Summer is almost here and I can’t wait to get out in the sun and do some fishing. I love that warm feeling of the sun on my shoulders and face as I fish off my kayak. But that can be a big problem, because our skin and the sun don’t mix very well. Over the years I have had several suspect spots cut — ouch!

sun protection clothing for kayak anglers
When the author goes kayak fishing, he wears full sun protection gear.

What’s happening is that your skin is being exposed to Ultraviolet radiation (UV). UV is a part of the natural energy produced by our closest star, our sun. So we need to cover up, especially when we are out on the water. You not only have the sun coming from above, but its UV rays are bouncing up off the water too.

So, what are we to do? Let’s start with sunscreen. Not all sunscreens are the same so do your research and find one that suits you best. Sunscreens come in various levels of protection. When using a sunscreen with a rating of SPF 30, (which by the way stands for Sun Protection Factor) when applied correctly and reapplied after five hours or after sweating, it would take you 30 times longer to burn than if you weren’t wearing any protection at all. The higher the SPF number, the longer the protection lasts.

Sunscreen is a good start, but we should use additional UV protection. So, lets start at the top. A hat with a brim of three inches or more will help to protect your ears, face, and eyes. You should also invest in a good pair of sunglasses. Your eyes can get burned as well as your skin and in extreme cases (called photokeratitis) cause itching and discomfort.

To protect your neck you will need a sungaiter. I have several I rotate through, so if one is in the wash I have another. Plus, I like to change my look once in a while, I gotta keep up on the latest style of the day! Anyway, these are great to wear and if you opt to wear a ball cap, you can pull the gaiter up over your ears to gain even more protection.

You should also wear a long-sleeved shirt with a UPF of 50. UPF is ultraviolet protection factor, and a UPF of 50 will block 98 percent of the sun’s rays and allow just two percent to penetrate. They do make some nice sun shirts that are essentially like lightweight hoodies, so if the sungaiter isn’t your thing you can pull up the hood. I can also anticipate that some of you are thinking a long sleeve shirt would be too warm to wear in the summer. Surprisingly I find that I am much cooler wearing these long-sleeved shirts, which are designed to remain cool even as they protect you from the sun. Plus, I look cool(er) too…?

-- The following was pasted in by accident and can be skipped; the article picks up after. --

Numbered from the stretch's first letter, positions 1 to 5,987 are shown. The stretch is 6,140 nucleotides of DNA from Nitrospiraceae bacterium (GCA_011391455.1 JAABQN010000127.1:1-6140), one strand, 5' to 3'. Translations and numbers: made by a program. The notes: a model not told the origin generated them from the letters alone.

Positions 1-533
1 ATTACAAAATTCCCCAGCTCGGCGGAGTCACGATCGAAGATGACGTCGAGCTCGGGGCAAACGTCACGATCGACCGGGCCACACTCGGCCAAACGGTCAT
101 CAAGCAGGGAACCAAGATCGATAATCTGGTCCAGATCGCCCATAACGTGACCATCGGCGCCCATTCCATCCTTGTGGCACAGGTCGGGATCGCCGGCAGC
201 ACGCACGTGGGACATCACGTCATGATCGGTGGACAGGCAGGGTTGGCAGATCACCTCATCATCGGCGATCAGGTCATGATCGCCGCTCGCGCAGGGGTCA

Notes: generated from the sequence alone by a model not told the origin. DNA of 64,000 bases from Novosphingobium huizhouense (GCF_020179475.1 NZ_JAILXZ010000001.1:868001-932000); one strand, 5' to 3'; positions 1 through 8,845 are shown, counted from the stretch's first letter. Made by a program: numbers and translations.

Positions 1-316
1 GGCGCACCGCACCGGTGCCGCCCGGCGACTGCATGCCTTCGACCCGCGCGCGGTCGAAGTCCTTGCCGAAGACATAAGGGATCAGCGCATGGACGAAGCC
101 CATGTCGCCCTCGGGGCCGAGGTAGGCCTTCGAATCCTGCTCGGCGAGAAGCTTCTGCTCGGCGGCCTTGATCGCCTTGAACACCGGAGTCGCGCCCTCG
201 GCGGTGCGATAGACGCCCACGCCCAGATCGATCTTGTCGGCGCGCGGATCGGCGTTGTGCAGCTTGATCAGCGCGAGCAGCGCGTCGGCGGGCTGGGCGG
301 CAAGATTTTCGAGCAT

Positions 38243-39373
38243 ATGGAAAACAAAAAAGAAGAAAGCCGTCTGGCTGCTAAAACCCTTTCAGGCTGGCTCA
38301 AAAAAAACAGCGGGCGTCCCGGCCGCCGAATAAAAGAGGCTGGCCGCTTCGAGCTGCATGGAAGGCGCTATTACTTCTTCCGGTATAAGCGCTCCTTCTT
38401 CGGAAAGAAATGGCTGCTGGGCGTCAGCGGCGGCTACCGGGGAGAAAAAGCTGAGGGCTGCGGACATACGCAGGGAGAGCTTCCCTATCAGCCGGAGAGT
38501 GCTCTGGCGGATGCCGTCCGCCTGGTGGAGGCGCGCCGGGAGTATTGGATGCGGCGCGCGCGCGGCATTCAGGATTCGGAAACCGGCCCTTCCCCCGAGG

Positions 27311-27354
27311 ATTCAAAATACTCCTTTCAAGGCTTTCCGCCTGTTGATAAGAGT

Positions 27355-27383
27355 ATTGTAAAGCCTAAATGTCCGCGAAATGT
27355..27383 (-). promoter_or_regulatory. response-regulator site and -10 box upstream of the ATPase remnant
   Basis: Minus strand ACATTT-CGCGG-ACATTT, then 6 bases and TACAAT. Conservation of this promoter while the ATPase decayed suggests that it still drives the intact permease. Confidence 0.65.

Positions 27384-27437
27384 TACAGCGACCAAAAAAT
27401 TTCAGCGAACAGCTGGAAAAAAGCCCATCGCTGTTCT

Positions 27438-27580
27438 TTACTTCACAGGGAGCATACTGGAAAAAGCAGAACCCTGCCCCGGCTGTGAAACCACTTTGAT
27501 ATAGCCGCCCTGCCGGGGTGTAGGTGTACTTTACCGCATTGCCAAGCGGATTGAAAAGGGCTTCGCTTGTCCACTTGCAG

At the end of your arms, you will also need to protect those hands. I find that a good brand of fishing sun gloves, again with a UPF of 50, will do the trick. Just be sure to wet your hands before handling any fish you catch. You don’t want to handle fish with dry gloves or hands because you may damage their protective slim coating.

You will need to find a good pair of pants, too. If you don’t like to wear pants a good pair of shorts will work but you will need to use sunscreen on your legs. Or, you can opt for a zip-off pant, pants that have the lower part of the legs zip off to make a pair of shorts. Hey, who wants to sit around with friends after a day of fishing drinking a cold glass of beer in a pair of pants when you can wear shorts?

Check your local sporting goods store or retailer to find clothing with UPF ratings. Simms, Orvis, Huk and AFTCO are among some of the brands that make UPF fishing apparel.

What about your feet? When I’m out fishing in my kayak I hate wearing shoes, but there are other options out there. You can find a good pair of kayak shoes. These are flexible and are made to step in and out of the water.

Do your research and/or talk with your dermatologist or physician if you have special needs when it comes to sun protection. Be safe out there on the water, cover up, and fish on!

-By Eric Packard